That thing

There is a pretty songbird,
living on our street.
He wakes up every morning
and says ‘Tweet, tweet!’.

I know some day he’ll fly away,
and I will feel so strange.
Then I’ll write a soulful poem
about that thing called change.


 

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When psychologists meet

— Hey, Arnie! Good to see you! How are you today?

— Yo Dirk! I’m out-going, creative, and charismatic. You?

— Oh, you know me! Quiet and mystical, but a tireless idealist who tries to inspire others.

— And the kids?

— Doin’ just great! Marcia is a bold and innovative experimenter, and Josh is spontaneous, energetic, and altruistic. His reliability cannot be doubted.

— Aw, that’s just great. And how’s your wife? I haven’t seen her for a while — she ok?

— Well, she’s a strategic thinker, you know? Bold and imaginative, one of nature’s leaders. She left me for a thoughtful and charming artist.


 

After Out

The Gates of Hell have opened,
bloated bodies line the streets.
Satan’s dancing outside Tesco’s
— there’s a sale on winding sheets.

Chorus:
Oh, the bully beef is tainted,
there is poison in the tea,
the fish ‘n’ chips are mangy,
and the beer is oh f—k me!

Signs and wonders now appear
in every vale and cot:
In Grimsby there’s a goat that sings
‘The Land that Time Forgot’.

[Chorus]

In Lancashire there did appear
a bottle of brown ale,
dressed up as Margaret Thatcher,
but wearing a veil.

[Chorus]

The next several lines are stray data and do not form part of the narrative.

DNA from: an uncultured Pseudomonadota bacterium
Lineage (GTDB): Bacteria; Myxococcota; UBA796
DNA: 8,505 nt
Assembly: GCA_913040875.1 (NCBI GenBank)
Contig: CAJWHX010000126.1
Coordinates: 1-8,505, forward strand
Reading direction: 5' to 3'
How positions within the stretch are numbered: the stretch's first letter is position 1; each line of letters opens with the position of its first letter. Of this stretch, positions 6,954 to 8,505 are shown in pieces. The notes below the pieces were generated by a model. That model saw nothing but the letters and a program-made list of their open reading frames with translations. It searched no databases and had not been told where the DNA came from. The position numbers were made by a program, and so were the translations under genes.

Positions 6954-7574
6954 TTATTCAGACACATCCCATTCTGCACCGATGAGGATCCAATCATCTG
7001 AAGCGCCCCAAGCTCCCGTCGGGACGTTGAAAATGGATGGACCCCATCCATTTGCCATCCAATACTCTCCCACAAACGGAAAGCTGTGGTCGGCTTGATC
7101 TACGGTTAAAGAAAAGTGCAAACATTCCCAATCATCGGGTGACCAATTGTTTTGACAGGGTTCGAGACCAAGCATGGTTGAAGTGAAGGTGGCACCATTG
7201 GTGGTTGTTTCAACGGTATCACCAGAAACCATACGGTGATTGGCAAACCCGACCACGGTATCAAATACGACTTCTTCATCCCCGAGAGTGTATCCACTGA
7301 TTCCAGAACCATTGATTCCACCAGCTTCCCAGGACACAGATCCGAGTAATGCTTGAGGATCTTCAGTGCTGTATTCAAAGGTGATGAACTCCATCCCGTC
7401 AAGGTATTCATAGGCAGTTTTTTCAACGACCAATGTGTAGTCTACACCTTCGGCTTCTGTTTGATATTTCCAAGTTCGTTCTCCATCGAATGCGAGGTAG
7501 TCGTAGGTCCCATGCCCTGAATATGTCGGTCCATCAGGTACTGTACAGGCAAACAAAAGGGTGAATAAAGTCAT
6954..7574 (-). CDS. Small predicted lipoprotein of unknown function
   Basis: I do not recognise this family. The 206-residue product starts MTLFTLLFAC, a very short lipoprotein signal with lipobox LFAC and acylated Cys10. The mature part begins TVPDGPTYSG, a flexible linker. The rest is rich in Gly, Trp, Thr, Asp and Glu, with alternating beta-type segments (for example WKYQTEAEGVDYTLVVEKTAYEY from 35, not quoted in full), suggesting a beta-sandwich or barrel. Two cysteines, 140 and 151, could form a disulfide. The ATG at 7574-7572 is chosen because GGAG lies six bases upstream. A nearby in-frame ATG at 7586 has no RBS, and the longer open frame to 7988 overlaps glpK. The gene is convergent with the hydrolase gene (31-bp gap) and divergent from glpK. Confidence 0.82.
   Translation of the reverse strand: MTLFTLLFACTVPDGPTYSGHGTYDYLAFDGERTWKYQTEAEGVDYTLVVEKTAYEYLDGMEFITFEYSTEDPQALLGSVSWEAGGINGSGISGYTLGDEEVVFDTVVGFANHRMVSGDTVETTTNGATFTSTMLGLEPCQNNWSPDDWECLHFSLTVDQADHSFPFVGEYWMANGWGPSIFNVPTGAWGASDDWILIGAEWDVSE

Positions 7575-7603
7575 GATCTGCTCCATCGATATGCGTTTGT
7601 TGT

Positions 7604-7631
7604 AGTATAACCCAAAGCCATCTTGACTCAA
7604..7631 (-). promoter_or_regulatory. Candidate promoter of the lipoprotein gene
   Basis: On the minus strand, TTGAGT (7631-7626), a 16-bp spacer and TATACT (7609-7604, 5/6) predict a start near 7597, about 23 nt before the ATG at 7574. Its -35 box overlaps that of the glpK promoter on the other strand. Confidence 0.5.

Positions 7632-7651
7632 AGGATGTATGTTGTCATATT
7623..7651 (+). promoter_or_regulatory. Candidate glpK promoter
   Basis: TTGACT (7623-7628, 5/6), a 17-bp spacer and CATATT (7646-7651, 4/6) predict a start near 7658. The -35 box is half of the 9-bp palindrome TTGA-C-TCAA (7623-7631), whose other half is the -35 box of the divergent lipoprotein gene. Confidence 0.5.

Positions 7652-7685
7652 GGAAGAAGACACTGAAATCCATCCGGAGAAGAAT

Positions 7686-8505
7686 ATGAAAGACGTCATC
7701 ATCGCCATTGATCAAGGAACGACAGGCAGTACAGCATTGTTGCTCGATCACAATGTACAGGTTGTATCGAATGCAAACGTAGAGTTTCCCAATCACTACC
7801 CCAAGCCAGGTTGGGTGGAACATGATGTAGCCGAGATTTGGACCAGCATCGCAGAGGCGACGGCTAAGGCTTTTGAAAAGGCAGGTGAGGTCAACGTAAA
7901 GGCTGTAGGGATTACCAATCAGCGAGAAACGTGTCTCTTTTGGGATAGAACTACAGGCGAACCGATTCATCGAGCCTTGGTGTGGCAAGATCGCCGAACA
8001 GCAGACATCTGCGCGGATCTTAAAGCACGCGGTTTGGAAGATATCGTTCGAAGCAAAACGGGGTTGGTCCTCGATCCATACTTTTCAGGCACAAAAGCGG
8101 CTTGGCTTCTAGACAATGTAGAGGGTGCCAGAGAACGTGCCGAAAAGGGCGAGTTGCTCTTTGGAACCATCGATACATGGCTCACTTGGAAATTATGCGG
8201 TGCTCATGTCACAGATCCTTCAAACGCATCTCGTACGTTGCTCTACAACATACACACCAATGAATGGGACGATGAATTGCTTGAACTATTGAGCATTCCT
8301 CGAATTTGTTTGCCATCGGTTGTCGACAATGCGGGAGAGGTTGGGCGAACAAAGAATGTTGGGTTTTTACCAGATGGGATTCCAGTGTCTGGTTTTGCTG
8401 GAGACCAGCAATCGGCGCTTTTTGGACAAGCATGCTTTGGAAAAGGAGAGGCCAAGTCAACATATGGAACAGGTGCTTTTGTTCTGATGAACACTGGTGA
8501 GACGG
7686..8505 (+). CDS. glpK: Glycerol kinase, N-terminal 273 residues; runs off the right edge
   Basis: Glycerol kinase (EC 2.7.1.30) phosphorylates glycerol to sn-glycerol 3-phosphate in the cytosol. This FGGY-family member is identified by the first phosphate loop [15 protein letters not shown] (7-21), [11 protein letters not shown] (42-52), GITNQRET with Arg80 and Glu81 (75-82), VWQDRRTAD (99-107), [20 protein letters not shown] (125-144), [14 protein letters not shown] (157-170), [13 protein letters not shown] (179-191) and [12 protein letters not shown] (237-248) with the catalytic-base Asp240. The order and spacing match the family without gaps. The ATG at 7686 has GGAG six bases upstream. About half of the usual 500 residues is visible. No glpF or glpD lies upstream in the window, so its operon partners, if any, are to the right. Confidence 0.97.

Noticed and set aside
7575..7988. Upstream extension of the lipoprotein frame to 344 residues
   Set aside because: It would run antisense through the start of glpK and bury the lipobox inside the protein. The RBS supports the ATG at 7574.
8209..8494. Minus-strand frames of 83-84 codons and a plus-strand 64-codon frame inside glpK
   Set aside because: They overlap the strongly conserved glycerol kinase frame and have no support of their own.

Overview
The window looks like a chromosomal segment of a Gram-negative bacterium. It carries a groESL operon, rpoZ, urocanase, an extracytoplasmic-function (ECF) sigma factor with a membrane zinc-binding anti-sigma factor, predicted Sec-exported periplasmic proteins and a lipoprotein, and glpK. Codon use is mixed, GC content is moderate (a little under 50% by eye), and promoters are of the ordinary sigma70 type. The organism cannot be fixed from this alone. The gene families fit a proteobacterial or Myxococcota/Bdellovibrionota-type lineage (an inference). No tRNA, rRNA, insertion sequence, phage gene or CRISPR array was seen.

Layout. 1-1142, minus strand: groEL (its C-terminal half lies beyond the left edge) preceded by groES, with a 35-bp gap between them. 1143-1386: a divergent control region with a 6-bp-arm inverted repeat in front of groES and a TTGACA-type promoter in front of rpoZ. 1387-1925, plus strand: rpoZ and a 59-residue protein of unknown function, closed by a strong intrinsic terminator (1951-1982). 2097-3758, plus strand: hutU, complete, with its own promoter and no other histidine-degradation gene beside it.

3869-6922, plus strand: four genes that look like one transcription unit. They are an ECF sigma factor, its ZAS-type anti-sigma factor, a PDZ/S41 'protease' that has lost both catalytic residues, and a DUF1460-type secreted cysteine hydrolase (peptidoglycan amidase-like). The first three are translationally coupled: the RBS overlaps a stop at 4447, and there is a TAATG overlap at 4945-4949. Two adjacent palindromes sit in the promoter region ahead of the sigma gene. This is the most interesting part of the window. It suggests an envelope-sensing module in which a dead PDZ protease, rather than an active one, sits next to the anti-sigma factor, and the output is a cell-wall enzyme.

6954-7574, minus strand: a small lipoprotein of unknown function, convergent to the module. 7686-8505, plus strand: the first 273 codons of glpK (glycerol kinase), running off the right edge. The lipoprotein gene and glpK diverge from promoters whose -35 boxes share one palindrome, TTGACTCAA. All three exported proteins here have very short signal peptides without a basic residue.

Bring out your dead in wheelie bins,
the council will collect ‘em.
Then find a new Prime Minister
— but let the French elect him.

[Chorus] and fade.


 

Recommended reading

I’ve been reading A History of Varnish,
by an eminent varnition.
He tells the story going back
to the time of Domitian.

Every age is covered
— though he glosses over some —
and there’s some really handy hints
about the use of dragon gum.

One chapter is devoted
to the uses of shellac,
and there’s a very useful glossary,
at the back.

So get yourself a copy of
A History of Varnish.
It’s available in hardback
— guaranteed not to tarnish.


 

Writing lesson

“There’s a full moon in the sky tonight”
— Well, where else would it be?
Did you ever see a full moon
in a glass of lemon tea?

Did you ever see a full moon
playing ninepins in New York,
or catching silver salmon
in the sea off County Cork?

Did you ever see a full moon
dressed in something kinky,
selling tiny tubes of curious lube
in the backstreets of Helsinki?

No, I didn’t think you did,
my dear, poetic love.
And please don’t get me started
about “the moon above”.